There are 2 definitions of weal in English:

weal1

Line breaks: weal
Pronunciation: /wiːl
 
/
(also chiefly Medicine wheal)

noun

1A red, swollen mark left on flesh by a blow or pressure: she slapped his cheek and a bright red weal sprang up on it
More example sentences
  • I sat in it once when they were picking tomatoes, my feet dangling, the ridge of the seat hurting my thighs, making red weals.
  • Their idea of a fun Saturday afternoon is to go paintballing and end up covered in golfball-sized red weals from being shot at close range.
  • You could always tell where she'd been in the school, you just followed the red weals on the legs of the kids.
Synonyms
welt, wound, lesion, swelling; scar, cicatrix, mark, blemish, discoloration, pockmark
1.1 Medicine An area of the skin which is temporarily raised, typically reddened, and usually accompanied by itching.
More example sentences
  • This causes inflammation and fluid to gather under the skin, causing wheals and the blood vessels to dilate.
  • The wheals can itch, and they look like mosquito bites.
  • A positive skin test was defined as a weal of at least 3 mm in any dimension.

verb

[with object] Back to top  
Mark with a weal: his neck was wealed and raw
More example sentences
  • The veterinary officer will report to the stewards after the race every horse which is wealed.
  • After this the boy's bottom would have been wealed, but probably not much bruised.

Origin

early 19th century: variant of wale, influenced by obsolete wheal 'suppurate'.

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Word of the day punctum
Pronunciation: ˈpʌŋ(k)təm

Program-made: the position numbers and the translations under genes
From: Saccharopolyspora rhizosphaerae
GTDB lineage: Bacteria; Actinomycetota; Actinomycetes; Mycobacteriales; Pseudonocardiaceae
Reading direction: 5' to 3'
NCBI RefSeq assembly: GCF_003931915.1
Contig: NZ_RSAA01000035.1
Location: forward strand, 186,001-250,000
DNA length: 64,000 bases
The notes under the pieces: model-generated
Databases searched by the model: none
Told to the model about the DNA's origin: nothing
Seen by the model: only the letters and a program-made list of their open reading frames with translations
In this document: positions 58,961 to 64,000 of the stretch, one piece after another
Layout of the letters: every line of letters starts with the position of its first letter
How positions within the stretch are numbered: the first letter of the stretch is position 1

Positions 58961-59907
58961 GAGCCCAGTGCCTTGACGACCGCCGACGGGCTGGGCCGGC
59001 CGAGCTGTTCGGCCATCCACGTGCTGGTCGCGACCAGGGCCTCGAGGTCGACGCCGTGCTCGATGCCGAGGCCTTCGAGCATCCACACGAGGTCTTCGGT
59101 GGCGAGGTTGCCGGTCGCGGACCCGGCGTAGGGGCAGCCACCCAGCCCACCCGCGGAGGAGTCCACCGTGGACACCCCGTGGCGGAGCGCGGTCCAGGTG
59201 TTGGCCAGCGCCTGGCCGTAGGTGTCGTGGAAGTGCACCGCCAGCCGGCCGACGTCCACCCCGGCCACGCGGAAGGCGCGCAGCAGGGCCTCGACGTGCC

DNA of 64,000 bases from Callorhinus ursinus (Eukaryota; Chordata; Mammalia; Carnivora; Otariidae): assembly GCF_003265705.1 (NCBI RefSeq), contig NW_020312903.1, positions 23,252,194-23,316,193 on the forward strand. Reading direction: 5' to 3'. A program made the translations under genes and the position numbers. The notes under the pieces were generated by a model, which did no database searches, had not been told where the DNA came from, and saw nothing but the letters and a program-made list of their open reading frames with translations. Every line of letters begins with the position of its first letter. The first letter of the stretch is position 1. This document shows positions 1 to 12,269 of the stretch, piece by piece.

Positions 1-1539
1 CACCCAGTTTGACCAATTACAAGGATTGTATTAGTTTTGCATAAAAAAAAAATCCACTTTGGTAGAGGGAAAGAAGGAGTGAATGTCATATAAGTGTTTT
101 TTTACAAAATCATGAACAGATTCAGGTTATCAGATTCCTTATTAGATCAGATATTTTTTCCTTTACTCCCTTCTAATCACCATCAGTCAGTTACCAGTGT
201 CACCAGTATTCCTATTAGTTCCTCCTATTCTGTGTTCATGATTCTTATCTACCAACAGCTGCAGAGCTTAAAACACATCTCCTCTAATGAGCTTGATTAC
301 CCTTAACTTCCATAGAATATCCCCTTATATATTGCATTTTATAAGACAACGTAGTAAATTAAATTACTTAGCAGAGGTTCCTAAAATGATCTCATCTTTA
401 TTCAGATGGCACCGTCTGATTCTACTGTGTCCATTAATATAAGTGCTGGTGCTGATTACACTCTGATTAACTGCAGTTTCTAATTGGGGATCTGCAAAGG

noun
a small, distinct point

There are 2 definitions of weal in English:

weal2

Line breaks: weal
Pronunciation: /wiːl
 
/

noun

[mass noun] formal
That which is best for someone or something: I am holding this trial behind closed doors in the public weal
More example sentences
  • There is no way for a democratic regime to prevent the citizens from watching and participating in exchanges of ideas, even if these are often half-baked or biassed, and not aimed at public weal.
  • This President has largely excused the rich and powerful from the onerous burden of lightening their wads a tiny bit for the public weal - with a resulting plunge in Treasury receipts.
  • Positions of trust were designated to all members of this Parliament, singly and corporately, who were seen as guardians of the public weal.

Phrases

the common weal

The benefit or interests of all members of a country or community: such things as police protection and national defence are benefits vital to the common weal
More example sentences
  • Their task is to articulate implicitly, even unconsciously, the necessity for improving the common weal.
  • Here every man, eschewing the pursuit of private interest, would devote himself to the common weal.
  • The problem is how to make the best use of them for the common weal.

Origin

Old English wela 'wealth, well-being', of West Germanic origin; related to well1.

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